Prising open the doors of prejudice

Sport has a part to play in knocking down the walls of detestation and replacing them with high plateaus of understanding. It can help mankind reach beyond colour, faith, gender and the other things that are allowed to cloud the picture, writes Peter Roebuck.

Since time began the building of open, harmonious and multi-racial societies has counted amongst the noblest of causes. Not that it has ever been a straightforward task. Recently Croat and Serb teenagers engaged in fisticuffs outside a tennis stadium in Melbourne.

Irishmen and Anglo-Saxons have often been at daggers drawn. Zulu and Xhosas can make uneasy bedfellows.

It is so much simpler to have one story, one language and one song. And so much duller.

Sport has a part to play in knocking down the walls of detestation and replacing them with high plateaus of understanding. It can help mankind reach beyond colour, faith, gender and the other things that are allowed to cloud the picture.

Determination is needed. In the 1920s Bombay staged an annual cricket tournament featuring teams representing the Hindus, Muslims, Parsees and Europeans. Gandhiji objected to this on the grounds that players with different beliefs ought not to be rivals but colleagues. And so, slowly, it has come to pass.

Sport has gradually prised open the doors of prejudice. Around the world, numerous mixed teams produce superb performances. To watch a Premier League match is to observe black and white players working in perfect and sometimes beautiful harmony. Even cricket has been affected.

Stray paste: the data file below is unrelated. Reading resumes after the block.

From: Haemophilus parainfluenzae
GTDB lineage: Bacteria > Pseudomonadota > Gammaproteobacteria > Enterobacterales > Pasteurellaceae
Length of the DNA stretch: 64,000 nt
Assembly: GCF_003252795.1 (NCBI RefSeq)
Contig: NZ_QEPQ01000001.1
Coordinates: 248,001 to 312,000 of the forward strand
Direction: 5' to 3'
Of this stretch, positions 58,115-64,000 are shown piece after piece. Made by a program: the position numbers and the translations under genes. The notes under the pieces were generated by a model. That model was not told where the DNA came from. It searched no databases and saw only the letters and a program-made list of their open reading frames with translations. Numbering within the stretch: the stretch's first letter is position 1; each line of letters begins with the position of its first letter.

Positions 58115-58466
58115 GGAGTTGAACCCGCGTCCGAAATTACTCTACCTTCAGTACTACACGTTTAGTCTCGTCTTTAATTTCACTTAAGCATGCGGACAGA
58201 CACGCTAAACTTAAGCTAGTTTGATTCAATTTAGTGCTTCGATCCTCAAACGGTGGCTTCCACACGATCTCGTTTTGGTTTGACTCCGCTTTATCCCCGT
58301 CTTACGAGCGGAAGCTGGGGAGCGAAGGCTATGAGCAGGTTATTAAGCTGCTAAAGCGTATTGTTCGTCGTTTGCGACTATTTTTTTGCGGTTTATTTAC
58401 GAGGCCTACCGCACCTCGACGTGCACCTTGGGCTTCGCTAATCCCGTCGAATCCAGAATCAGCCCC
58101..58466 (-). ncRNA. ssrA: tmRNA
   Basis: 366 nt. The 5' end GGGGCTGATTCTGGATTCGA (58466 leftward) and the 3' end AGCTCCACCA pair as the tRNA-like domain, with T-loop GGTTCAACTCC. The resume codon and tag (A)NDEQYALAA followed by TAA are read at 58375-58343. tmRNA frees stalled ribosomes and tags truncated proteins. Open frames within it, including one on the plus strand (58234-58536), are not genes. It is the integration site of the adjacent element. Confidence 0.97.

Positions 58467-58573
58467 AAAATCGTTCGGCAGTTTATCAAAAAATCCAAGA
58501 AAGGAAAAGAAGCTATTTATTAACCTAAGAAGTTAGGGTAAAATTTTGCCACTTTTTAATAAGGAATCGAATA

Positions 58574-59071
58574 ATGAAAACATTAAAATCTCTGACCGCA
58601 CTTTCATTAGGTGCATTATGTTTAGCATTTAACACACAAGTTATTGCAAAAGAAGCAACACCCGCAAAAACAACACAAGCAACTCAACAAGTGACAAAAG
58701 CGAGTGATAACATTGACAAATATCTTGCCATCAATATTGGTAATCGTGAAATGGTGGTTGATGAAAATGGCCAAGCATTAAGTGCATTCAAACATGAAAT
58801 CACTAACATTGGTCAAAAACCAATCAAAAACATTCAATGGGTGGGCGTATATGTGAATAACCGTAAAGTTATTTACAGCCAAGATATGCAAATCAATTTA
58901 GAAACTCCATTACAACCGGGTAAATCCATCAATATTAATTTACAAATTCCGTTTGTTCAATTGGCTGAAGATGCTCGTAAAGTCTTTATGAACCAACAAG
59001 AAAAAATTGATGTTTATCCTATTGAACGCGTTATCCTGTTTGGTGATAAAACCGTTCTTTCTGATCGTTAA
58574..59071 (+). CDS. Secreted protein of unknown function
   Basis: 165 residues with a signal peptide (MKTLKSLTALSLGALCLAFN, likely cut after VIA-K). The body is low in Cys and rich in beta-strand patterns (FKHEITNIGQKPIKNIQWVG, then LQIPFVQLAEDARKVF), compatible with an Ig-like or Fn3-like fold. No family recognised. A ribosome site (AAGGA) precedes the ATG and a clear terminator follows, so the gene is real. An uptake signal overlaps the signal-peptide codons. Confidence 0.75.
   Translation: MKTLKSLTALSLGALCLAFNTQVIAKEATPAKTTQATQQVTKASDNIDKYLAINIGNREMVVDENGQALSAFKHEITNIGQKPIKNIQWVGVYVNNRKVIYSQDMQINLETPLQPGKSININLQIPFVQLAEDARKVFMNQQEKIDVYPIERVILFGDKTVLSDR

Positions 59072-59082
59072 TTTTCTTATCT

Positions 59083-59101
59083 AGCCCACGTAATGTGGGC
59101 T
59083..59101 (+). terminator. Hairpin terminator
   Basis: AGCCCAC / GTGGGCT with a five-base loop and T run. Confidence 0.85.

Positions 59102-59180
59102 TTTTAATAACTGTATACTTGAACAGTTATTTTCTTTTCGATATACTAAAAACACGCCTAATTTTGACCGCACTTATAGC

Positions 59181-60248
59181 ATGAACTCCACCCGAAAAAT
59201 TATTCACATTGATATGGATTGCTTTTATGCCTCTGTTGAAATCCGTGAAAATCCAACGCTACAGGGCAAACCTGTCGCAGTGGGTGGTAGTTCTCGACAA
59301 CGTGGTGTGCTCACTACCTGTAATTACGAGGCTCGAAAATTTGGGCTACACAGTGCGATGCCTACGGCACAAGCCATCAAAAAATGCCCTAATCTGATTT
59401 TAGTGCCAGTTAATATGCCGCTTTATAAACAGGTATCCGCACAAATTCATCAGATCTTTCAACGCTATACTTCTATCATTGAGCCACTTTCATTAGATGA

New Zealand's current side includes a promising batsman of Maori origin and a dusky spinner.

India's cricket team includes a range of faiths and backgrounds. But, then, India seldom forgets itself. It is a mark of maturity that the President is a Muslim and the PM a Sikh. South Africa's recent victory over Pakistan was inspired by Ashwell Prince, Hashim Amla and Makhaya Ntini. Someone ought to frame the scorecard and send it to the old guard. Someone ought to send it to Kevin Pietersen.

English teams nowadays depend on people previously obliged to live under their imperial yoke. Over the years immigrant families have contributed enormously to their adopted country's athletics and soccer outfits. Happily cricket is also appreciating their abilities. Duncan Fletcher's squad for the forthcoming World Cup in the Caribbean contains seven players with sub-continental connections, as well as two white Africans and an Irishman.

Readers must decide for themselves the number of competent cricketers the selectors have been able to muster. Regrettably, Australian cricket lags behind but other activities have managed to cross the divide.

Nor has progress been restricted to a few sports. Previously disadvantaged competitors are making their mark not just in the traditional areas but also in upper crust sports whose doors were once firmly closed to them, including golf and tennis. Recently an Indian triumphed on the prestigious European tour. Arguably the finest player golf has known has coloured skin.

Black players have prevailed at Wimbledon, James Blake is ranked in the top 10 and an Indian doubles pairing have been admired wherever they played. And that is merely to scrape the surface.

Does it matter? Does not the world put sport in a different category? Certainly it takes more than a few inspired athletic performances to break down the barriers. But every bit helps. To watch an Olympic sprint has been to admire the majesty of black runners.

Adolf Hitler was forced to watch as the greatest of them all, Jesse Owens, won several gold medals at the Berlin Games. Africa and Arabia have dominated the longer races, and each victory surely takes the world a step closer to reaching the promised land described in Martin Luther King's dream.